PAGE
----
That was the street-level windows of the big department stores back in the glory days of Christmas shopping before Walmart and Amazon teamed to suck the last dime from us while, at the same time, squeezing the last drop of joy from the season.

By Ed Breen 

If you are a youngster – and by that, I mean under age 50 – here in the rural Midwest you likely have not seen one of the true and great joys of the Christmas holiday season.

That was the street-level windows of the big department stores back in the glory days of Christmas shopping before Walmart and Amazon teamed to suck the last dime from us while, at the same time, squeezing the last drop of joy from the season.

Indianapolis had L.S. Ayres and Block’s. Fort Wayne had Wolf & Dessauer. And in Chicago there was Marshall Fields; J.L. Hudson was in Detroit, Dayton’s in Minneapolis, Younkers in Des Moines, Rothchild’s in Kansas City, Kaufmann’s in Pittsburgh. I could go on, but you get the idea.

To each city there was its own and it became the locus of all things desirable and the seasonal home of Santa Claus. Even in Hoosier Jean Shepherd’s fictionalized Hammond – which he called Hohman – it was Higbee’s department store to which Ralphie and the Parker family journeyed for their fresh vision of hell in “A Christmas Story,” which, parenthetically here, remains for some of us the monarch of holiday movies.

Why, right here in Marion, we had the Ball Stores windows and Hills’ Department Store staring each other down at the intersection of Fifth and Washington streets. In that era of downtown retail, stores of all sorts had their seasonal window displays, but it was the department stores that elevated it to an art form. Talk to the old timers and they still get dewy-eyed describing Ball Stores windows in December.

In Fort Wayne, the annual lighting of the Wolf & Dessauer airborne Santa, sleigh and reindeer, suspended now from a bank tower, is still the semi-official launch of the season. It’s preservation for the better part of a century is a wonderful story we’ll save for another time; it involves a junkyard and 27,717 light bulbs.

Among the ironies of the late 20th Century is this:  As the lights went out downtown and the windowless malls blossomed in the ‘burbs across rural America, it was the flickering image, mostly in black and white, on the TV in the living room that showed us how times were changing.

It preserves today in living color on Thanksgiving morning with the telecast of the Macy’s parade as it files past those mid-Manhattan windows. Though it is now more variety show than parade, the spectacle persists and perpetuates the mid-American myth. This year, among the high school bands marching on Fifth Avenue were those from Bourbon County, Ky., and Hamilton County, Indiana.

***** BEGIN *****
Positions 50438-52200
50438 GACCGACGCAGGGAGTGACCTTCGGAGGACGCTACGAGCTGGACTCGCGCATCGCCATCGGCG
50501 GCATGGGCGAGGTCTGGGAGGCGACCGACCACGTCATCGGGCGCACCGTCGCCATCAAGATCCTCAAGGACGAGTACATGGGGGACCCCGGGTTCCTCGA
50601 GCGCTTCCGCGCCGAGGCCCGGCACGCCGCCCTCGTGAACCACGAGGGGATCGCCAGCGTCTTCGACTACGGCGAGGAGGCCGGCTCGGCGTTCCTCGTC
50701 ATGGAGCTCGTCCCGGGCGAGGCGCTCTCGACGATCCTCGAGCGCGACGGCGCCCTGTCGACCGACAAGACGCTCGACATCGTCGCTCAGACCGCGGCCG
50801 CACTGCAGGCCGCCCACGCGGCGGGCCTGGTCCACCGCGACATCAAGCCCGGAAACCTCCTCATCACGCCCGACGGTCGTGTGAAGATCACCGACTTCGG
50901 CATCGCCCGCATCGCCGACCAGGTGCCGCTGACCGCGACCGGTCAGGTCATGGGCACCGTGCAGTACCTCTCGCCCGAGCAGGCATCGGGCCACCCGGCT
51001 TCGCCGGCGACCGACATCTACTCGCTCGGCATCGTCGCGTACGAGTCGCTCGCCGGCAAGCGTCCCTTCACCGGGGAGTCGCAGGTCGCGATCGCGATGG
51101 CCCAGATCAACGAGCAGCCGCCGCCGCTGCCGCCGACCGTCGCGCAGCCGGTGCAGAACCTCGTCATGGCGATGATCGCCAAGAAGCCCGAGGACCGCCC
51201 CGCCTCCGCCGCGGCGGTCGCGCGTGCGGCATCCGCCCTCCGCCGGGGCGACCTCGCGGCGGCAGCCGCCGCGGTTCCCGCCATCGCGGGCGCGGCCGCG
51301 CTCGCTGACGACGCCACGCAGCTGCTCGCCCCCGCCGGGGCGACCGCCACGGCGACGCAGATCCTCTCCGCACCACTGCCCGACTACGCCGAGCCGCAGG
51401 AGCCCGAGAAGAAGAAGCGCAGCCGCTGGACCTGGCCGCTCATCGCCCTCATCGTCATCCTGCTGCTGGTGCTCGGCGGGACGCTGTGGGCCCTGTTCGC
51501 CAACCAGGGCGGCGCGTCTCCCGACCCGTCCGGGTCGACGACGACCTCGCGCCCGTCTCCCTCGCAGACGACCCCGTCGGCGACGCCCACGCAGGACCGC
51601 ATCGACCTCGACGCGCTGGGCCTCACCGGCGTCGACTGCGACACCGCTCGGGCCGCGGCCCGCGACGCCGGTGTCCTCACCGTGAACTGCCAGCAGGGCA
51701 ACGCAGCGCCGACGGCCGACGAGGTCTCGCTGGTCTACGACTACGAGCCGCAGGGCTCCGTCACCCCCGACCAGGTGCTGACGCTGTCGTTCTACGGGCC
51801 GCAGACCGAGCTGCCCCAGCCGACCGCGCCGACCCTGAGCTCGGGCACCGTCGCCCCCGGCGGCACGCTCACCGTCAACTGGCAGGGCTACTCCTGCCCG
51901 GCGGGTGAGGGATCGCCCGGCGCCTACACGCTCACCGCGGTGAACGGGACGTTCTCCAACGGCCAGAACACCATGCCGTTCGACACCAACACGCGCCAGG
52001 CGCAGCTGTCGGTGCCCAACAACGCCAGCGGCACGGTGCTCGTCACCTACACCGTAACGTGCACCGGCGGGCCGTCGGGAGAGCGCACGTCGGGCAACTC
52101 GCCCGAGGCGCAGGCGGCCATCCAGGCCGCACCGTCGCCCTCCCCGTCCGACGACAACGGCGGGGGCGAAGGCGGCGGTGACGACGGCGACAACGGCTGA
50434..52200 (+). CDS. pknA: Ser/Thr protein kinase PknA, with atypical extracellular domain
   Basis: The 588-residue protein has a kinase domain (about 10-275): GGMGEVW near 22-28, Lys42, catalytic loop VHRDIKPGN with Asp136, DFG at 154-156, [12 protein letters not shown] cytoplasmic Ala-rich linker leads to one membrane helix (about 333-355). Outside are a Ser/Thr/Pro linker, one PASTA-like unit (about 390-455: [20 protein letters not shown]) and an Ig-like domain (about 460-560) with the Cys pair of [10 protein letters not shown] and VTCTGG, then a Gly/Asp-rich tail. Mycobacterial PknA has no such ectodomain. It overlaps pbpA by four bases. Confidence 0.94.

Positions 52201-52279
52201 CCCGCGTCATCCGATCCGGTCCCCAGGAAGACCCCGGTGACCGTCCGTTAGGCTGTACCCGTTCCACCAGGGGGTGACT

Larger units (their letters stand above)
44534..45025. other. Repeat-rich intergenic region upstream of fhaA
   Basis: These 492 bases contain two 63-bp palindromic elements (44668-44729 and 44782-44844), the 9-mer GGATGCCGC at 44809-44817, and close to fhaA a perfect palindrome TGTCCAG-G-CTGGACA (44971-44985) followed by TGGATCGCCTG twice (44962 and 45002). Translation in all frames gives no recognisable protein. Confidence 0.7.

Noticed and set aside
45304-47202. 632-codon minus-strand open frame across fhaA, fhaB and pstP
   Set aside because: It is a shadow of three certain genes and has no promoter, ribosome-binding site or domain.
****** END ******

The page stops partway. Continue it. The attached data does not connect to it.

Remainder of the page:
The New York Times,  pecksniffing through the holiday last week, said of the city’s midtown attractions:

“The annual ornate department store window displays are spectacular — Saks’s light show and windows alone took more than 250 people around 40,000 hours to complete — but they are a dying art. There are now just a handful of department stores in New York City — Saks, Bergdorf Goodman, Macy’s and Bloomingdale’s — that still build the traditional, handcrafted window-framed scenes each year.”

“In interviews, four of the designers who oversaw this year’s displays shared their inspirations, a look inside the production process — which can last as long as nine months and cost upwards of hundreds of thousands of dollars.”

And this is where we have to introduce you to Frank Licciardi. Later in life he was Francesco  Licciardi, but when he was barkeep at the First Stage saloon in downtown Dubuque, Iowa, he as just plain Frank.

Frank – Francesco – was always the artist and the walls of his college-town bar were adorned with his paintings of odd creatures from his Chicago Italian childhood neighborhood. Lots of clowns, which, of course, he called harlequins.

Frank was a little older than the rest of us and had migrated west from Chicago to the Mississippi River town because he, one day, was going to be a real artist and indeed so he did. He traded his saloon for a gallery somewhere in the late 1960s and years later moved into Charlestown, S.C. I’m told he titled his last Iowa show “Arrivederci.” Of course he did.

Anyway, I tell you of Frank because he had been a window artist – specifically a Christmas holiday window artist at Marshall Fields, right there beneath the clock at State and Randolph in the heart of the Chicago Loop. He knew all about how they got the kids’ arms to move and the snowman to tip his hat and how the electric train ran in an endless circle in that window.

He traded that for a bar full of college kids who, in those days, were going to change the world. But we also thought the holiday windows would last forever, too.

Ed Breen has been an Indiana journalist for 50 years. He was a reporter, photographer and editor at the Marion Chronicle Tribune from 1966-1995, when he became Assistant Managing Editor of the Journal Gazette newspaper in Fort Wayne.